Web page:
Teaching is a tough profession, and as a result, it is common to hear that a teacher is becoming “burned out.” This can mean a lot of things to different people, but for the most part, people become burned out because they have lost a passion for what they do. This isn’t good for schools, students, or the teachers themselves.
The effects of teacher burnout are usually seen in teachers who quit the profession. As this Washington Post article highlights, there are many reasons for teachers leaving the field and numerous efforts underway across the country to retain high-quality teachers. The article also indicates that teacher burnout is a widespread and costly problem. Because the cost is high when teachers become burned out, it is a critical public policy issue. Each teacher is an investment, and if the investment isn’t taken care of, it can be lost.
It’s Time to Help Our Teachers
So, what is at the root of teacher burnout? Teachers get burned out for a number of reasons. It is a stressful job that doesn’t pay well for the amount of education required. Parents and administration can cause stress, and teachers sometimes just don’t have what they need to teach the kids in their classroom. Their plates get more and more full, and too often nothing is taken off.
What are some strategies that principals and administrators can implement to help with this important issue? And how can the system change to assist in more productive and happier teachers? Here are a few suggestions:
- Don’t just support teachers with parents, protect them.
This sounds strange, but I think it is very true. Dealing with difficult or hard-to-please parents is exhausting. Sometimes teachers are in no-win situations in which parents will find small things to complain about. This is both emotionally and cognitively draining. I have found that if I can buffer the situation or field the information from the parent first, it can help to protect the teacher. It is often just a matter of the parent having a valid point, but not being very nice about it. I can take the information and pass it along with a different, more productive tone.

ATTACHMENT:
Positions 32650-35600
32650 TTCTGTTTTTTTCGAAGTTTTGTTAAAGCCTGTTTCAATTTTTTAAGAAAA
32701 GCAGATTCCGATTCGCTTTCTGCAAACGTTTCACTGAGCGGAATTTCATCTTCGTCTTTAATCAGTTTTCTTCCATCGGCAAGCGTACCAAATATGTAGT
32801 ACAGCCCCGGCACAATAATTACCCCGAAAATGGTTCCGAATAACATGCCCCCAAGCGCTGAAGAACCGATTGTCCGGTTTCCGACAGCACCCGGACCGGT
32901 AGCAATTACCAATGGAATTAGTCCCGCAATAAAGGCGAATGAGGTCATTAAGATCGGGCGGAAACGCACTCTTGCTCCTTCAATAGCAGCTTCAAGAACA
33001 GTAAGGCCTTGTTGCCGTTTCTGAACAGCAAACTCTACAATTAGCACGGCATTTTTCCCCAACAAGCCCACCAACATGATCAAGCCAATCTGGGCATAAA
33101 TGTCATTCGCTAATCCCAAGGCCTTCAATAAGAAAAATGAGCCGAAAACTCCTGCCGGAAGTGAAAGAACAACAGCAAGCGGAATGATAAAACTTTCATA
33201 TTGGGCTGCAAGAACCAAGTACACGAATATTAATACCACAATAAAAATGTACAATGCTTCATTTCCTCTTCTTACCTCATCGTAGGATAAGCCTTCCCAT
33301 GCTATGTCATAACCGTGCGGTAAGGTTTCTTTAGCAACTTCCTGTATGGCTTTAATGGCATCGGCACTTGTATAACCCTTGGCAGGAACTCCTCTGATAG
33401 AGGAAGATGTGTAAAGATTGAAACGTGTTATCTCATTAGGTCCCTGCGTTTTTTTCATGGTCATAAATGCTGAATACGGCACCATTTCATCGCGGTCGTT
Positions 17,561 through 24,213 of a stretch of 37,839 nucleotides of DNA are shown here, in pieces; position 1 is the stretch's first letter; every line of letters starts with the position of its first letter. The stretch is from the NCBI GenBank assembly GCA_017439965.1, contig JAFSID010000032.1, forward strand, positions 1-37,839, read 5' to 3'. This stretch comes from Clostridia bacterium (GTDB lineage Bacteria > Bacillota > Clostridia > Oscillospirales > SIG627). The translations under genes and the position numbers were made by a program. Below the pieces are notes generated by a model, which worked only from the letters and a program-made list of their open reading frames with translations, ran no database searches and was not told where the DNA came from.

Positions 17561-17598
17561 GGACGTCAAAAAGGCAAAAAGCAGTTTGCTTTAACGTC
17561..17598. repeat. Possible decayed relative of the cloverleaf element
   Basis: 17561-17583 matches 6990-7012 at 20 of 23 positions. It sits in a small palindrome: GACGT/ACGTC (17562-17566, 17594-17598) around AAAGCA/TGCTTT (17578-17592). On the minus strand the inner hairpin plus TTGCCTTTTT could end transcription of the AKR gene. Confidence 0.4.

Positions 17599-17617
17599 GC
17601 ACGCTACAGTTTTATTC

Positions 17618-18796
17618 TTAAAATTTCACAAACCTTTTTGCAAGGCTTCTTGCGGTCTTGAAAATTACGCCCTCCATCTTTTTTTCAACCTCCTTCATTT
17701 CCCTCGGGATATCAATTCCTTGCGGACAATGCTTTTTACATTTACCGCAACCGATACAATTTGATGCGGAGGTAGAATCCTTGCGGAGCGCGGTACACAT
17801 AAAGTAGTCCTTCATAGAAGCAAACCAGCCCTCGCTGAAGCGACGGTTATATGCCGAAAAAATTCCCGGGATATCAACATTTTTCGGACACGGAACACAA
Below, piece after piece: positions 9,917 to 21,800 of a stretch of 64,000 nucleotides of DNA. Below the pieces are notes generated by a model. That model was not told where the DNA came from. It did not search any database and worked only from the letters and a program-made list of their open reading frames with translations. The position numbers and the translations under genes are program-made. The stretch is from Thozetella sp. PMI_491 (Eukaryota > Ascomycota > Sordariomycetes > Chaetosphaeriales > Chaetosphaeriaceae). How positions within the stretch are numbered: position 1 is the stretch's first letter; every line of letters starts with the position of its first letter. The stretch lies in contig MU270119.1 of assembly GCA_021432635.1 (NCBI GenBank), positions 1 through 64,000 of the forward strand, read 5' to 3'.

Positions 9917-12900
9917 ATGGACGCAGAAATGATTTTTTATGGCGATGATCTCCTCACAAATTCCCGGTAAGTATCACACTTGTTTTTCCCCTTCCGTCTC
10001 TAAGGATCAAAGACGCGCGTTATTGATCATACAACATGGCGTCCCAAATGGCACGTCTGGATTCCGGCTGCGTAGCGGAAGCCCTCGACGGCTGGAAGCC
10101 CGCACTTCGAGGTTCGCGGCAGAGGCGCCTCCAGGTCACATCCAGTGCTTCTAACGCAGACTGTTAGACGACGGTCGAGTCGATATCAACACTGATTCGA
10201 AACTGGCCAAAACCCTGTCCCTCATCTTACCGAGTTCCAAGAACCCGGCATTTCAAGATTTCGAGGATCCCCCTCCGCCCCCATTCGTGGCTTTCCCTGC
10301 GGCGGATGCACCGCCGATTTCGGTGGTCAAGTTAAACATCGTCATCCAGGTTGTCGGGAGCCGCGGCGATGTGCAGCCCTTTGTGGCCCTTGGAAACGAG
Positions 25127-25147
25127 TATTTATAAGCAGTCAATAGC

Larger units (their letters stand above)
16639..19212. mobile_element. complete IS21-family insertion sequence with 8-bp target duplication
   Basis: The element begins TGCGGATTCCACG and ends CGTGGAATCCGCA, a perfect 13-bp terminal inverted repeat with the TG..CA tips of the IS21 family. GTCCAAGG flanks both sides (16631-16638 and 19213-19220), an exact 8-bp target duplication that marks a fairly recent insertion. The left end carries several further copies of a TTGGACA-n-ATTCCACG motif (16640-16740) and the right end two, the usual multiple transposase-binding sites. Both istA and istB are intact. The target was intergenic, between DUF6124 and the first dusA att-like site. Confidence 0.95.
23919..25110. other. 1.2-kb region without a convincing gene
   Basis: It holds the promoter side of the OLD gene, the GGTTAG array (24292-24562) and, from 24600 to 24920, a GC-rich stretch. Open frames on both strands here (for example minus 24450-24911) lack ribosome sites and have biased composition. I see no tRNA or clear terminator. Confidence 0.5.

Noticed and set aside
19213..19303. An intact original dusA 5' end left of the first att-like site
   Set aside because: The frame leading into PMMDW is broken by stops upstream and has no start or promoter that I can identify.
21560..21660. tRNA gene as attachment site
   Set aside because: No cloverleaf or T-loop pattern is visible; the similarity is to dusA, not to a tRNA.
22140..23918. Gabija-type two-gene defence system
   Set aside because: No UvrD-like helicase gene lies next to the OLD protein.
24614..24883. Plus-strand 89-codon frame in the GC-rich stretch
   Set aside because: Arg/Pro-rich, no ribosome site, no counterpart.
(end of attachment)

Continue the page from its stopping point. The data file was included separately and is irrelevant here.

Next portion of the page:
- Filter what comes down from the top.
Whether it is the district administration or local, state, or federal guidelines, it is helpful for teachers if the principal can filter the information for them. This doesn’t mean that we are noncompliant and just do what we want—it means that not all the minutiae of the educational system needs to be passed along to teachers. They can receive a “Reader's Digest” version of the situation and will be happy knowing just the basics.
- Give them a break.
Teachers just need a break sometimes. It could be from a student, who perhaps visits another classroom for a day. It could be from a colleague by taking the week off from their regular meeting. Or it could be from a family—maybe another teacher gets the younger sibling(s) in their class next year. These are small gestures for teachers that go a long way toward having a culture of supportive environment.
- Support their family time.
It’s hard to be a great teacher and have a family—this is a huge source of stress for many teachers. It can be difficult to find the balance between the two. Teachers probably feel like they are slighting both most of the time, so principals can support family time by making it easy to be gone. Telling them to take days off if there is any chance they need them. Another, maybe forgotten factor, is to have quality subs in the building. Teachers know it is hard to be gone from school, and it’s even harder when the sub isn’t good since it can lead to playing catch-up just from taking one day off.
- Manage change.
If there is a need for a new curriculum or if new standards are adopted, teachers need time and support to implement these changes. There is nothing worse as a teacher than getting some new “thing” without any professional development or time to implement it well.
- Create an enjoyable workplace.
It may seem silly on the surface, but having a fun workplace helps to reduce the stress that comes with teaching. Luncheons, treats, social events, and even jokes and pranks create a culture and climate in which people want to come to work each day.
By thinking about how we can support teachers, and thereby reducing stress for our teachers, we can retain them. This helps student achievement as well as the costs involved in replacing and retraining new teachers. It is best for the future of our kids and schools if we avoid burning out our best teachers.
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